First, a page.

Russia, the world's third-largest coal supplier, dominates sales to Europe, but the Russian ban has disrupted supplies to the continent.
The number of Indonesia's thermal coal shipments overseas is rising following Europe's ban on Russian coal amid the ongoing conflict in Ukraine.
Russia, the world's third-largest coal supplier, dominates sales to Europe, but the Russian ban has disrupted supplies to the continent. Coal miner PT Adaro Energy Indonesia confirmed that it has shipped approximately 300,000 tons of coal to the Netherlands and Spain.
"Amid the conflict between Russia and Ukraine, we've started receiving demands from Europe," PT Adaro's chief financial officer Lie Luckman said, adding that it is possible that the European demand would increase even more.
Nevertheless, the company is still focused on supplying coal to its main customers in Asia and has not considered revising its coal production target this year despite events in Europe.
This year, Indonesia aims to produce about 663 million tons of coal, with around 166 million tons for the domestic market and about 497 million tons for exports.
In January, Indonesia, the world's biggest exporter of coal used in electricity generation, temporarily banned coal exports to safeguard its domestic power supply.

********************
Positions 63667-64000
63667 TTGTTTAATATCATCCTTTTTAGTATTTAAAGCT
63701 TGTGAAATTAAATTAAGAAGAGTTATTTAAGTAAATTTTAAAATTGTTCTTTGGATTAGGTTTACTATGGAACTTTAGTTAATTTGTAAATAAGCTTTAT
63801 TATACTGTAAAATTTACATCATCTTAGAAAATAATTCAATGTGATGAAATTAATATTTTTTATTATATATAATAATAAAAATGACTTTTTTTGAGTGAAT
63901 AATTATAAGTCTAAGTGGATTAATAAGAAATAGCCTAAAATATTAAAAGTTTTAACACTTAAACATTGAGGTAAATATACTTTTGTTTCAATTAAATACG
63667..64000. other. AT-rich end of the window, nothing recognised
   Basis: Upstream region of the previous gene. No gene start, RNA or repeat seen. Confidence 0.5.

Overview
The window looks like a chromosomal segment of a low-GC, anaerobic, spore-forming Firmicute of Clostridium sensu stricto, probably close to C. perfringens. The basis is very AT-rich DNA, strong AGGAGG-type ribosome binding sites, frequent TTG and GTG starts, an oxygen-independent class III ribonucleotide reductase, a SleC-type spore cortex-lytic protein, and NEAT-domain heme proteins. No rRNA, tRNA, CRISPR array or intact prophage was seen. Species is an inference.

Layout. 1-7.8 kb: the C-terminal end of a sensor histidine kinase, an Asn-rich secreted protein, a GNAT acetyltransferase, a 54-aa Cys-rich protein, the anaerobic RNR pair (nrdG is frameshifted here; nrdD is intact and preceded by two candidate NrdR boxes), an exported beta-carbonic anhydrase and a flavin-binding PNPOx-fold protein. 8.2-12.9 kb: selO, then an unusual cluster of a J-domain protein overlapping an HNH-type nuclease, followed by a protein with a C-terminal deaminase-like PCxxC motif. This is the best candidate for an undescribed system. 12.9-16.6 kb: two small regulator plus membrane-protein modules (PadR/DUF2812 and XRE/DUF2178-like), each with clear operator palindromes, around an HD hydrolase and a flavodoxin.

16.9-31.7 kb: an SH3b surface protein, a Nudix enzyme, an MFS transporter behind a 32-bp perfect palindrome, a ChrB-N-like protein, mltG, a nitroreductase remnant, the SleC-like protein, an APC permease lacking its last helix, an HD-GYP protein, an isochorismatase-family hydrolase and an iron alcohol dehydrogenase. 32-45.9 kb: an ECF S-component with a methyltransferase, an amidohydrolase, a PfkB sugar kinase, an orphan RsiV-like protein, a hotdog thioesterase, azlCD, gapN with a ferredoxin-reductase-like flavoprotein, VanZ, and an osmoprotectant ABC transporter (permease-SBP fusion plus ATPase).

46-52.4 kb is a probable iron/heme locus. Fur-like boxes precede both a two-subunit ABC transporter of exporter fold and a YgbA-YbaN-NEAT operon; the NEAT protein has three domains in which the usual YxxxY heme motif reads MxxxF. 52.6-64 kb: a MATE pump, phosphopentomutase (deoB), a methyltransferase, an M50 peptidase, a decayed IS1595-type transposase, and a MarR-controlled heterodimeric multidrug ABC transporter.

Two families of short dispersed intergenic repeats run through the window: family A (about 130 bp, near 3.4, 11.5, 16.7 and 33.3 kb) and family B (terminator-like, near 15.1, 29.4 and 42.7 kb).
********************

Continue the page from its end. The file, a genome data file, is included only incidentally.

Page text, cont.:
The government later eased the ban and allowed miners to sell coal overseas. Given the global surge in thermal coal prices, Indonesia has introduced a higher coal royalty rate for miners to increase state revenues.
Last week, Indonesian President Joko Widodo signed new government regulation on coal tariffs, increasing the country's royalty rate for miners from a single tariff of 13.5 percent to a range of 14 to 28 percent, depending on the country's benchmark coal prices.
The mining industry is a significant contributor to Indonesia's non-tax state revenue. Official information showed that last year miners in the country contributed US$13.2 billion to state coffers, while Indonesia's total non-tax state revenue in 2021 was US$31.5 billion.